Thursday, May 31, 2012

Only the Best









I can't imagine being restricted to writing only one word on a given day. There are so many of them clamoring to get out of my head and go skittering across the page ... or to be posted on the screen.

On the day that I wrote this little poem, though, I must have been trying to imagine what it might be like to have to settle on just one word ... and I picked "friend," with its dictionary meaning of a person one knows well and is fond of ... plus all its other shades of meaning, depending on the reader's experience.

It has so many meanings. It conjures up images of a handshake, a hug, of sharing a conversation with someone, or just sitting quietly with them ... helping someone, being helped by someone, of someone you can trust, someone with whom you can share your thoughts ... secrets, even ... 

It seems to be an all-purpose word, but it's a very precise word, too ... not a musical word, but one that can bring "music" to us, put a spring in our step, a glow that counters even the cloudiest of days.

The poem:


ONLY THE BEST

If I could write
just one word today,
what care I'd take
to pick the best
from the great array
of "previously-owned,
runs great" words,
for example: Friend.
© 1996
(originally published in Capper's)

Today's word: friend

Wednesday, May 30, 2012

Night Echoes




How vivid the memory is of those trucks "grumping and rumbling" in the night.

I don't recall exactly when it was, but I remember being bedded down for the night in a motel at Terre Haute. Then I heard them. It sounded like a parade of trucks, although there weren't nearly that many ... and there wasn't exactly a steady stream of them.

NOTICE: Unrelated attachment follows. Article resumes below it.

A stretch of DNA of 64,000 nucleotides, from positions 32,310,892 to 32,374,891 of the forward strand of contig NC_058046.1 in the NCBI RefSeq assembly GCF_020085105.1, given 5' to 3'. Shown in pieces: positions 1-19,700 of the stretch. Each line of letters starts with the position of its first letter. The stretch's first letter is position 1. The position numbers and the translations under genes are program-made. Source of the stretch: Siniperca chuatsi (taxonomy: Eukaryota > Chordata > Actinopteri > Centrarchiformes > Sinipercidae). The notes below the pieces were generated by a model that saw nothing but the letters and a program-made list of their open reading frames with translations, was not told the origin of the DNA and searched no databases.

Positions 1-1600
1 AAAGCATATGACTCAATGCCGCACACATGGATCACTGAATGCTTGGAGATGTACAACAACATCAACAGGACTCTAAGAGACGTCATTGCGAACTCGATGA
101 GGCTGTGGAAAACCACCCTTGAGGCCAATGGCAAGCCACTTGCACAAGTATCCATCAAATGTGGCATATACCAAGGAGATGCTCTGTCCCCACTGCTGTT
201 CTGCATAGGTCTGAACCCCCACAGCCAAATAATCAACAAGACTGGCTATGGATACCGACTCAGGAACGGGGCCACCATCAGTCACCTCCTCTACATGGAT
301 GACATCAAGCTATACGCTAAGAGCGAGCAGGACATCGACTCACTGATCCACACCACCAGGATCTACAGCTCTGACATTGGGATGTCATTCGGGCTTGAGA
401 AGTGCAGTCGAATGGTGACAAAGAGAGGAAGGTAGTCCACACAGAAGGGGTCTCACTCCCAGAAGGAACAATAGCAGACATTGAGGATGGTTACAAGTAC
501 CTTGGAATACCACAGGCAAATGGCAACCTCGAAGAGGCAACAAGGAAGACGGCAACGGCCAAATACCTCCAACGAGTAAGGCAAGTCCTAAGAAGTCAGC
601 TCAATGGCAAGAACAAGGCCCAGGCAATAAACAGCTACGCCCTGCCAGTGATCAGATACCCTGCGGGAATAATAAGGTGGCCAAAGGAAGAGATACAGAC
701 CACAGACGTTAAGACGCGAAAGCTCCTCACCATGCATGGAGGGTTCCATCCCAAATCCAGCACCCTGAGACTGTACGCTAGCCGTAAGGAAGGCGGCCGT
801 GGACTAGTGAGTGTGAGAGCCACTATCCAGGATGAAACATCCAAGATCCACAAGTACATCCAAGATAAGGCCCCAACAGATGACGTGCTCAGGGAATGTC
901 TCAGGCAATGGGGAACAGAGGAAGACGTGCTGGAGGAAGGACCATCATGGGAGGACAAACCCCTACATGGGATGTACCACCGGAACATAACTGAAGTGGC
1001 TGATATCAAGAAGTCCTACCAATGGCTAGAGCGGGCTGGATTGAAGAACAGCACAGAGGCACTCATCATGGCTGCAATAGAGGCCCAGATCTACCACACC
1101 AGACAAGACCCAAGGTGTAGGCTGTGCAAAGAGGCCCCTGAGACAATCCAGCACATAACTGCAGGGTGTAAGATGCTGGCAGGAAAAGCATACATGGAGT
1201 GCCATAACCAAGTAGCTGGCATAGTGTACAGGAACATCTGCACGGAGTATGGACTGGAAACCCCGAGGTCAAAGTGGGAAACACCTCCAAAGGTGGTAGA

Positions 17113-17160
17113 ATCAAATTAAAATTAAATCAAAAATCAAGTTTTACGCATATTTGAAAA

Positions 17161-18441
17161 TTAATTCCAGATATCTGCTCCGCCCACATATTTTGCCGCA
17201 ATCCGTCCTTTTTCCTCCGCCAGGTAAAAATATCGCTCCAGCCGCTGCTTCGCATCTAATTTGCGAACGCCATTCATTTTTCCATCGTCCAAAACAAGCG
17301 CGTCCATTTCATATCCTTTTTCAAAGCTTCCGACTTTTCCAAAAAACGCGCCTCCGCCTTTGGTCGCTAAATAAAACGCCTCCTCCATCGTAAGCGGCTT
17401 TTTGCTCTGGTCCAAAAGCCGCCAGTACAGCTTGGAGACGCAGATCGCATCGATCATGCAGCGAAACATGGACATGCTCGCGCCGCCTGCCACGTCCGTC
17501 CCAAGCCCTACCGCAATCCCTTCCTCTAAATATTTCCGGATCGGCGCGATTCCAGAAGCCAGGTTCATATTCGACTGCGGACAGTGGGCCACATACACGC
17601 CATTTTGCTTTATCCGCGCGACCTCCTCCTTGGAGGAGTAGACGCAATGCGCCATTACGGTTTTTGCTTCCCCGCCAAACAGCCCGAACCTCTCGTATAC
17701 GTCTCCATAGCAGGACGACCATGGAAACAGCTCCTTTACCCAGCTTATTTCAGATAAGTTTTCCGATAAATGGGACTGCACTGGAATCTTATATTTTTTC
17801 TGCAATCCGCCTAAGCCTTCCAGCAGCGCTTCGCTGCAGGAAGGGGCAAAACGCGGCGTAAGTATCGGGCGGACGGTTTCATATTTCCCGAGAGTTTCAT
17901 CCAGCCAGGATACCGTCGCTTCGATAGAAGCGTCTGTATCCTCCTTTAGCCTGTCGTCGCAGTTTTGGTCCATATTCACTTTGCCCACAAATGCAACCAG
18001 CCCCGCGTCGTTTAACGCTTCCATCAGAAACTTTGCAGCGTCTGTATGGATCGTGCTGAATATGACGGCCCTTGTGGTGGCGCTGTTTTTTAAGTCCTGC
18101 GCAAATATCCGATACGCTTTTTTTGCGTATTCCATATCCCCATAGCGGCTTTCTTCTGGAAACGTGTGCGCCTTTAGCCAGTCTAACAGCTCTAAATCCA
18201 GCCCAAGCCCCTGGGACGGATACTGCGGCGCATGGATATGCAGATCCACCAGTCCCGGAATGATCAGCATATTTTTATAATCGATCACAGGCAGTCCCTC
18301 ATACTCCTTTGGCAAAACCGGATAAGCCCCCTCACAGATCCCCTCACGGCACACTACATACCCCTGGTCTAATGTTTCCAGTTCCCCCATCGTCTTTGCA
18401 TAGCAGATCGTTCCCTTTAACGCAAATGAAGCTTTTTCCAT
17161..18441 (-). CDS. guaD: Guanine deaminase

I recall getting up to take a look. There was a single, huge dump truck grinding past on the highway. I don't recall which highway, but It seems to me that it was a north-south route.

I went back to bed.

The trucks kept rolling. It wasn't a loud noise, but it seemed persistent ... and it seemed that there was just enough of a grade in the road, right beside the motel, that their grumbling ... all of them ... increased right there as they shifted to a lower gear and went on climbing the hill.

I got back up ... jotted down my impressions ... and went back to bed. And really slept then. Oh, did I ever!

The poem, which later became part of my first published collection:

NIGHT ECHOES

Mud-laden trucks
grump and rumble
outside my room,
hauling mounded
loads of quiet
down the highway,
letting it spill
in the darkness,
come rolling back,
thunder’s echo
muffled, distant,
washing across
this emptiness
like surf crashing
on my pillow.
© 2003


(originally published in Chance of Rain, issued by Finishing Line Press, 2003)

Today's word: crashing

Tuesday, May 29, 2012

Making It Count






This is one of my "walking poems," written in my early retirement years, when I was in the habit of sitting down at the kitchen table after my daily walk and writing bits and pieces that I could share with Phyllis when she got home from work.

There's nothing profound about it. Still, I think it says a lot.

I like it for the economy of words, for the walking cadence which brought it to me, but also for the outlook: Not that there should be wild partying, as though each day were the last, but that the certainty of today should be seized, taken advantage of, used to do something really worthwhile, against the uncertainty of tomorrow.

I don't recall precisely where I was when it came to me, but I do recall how I felt the rhythm of the words beginning to arrange themselves as I strode along: "I try to do my best today ... "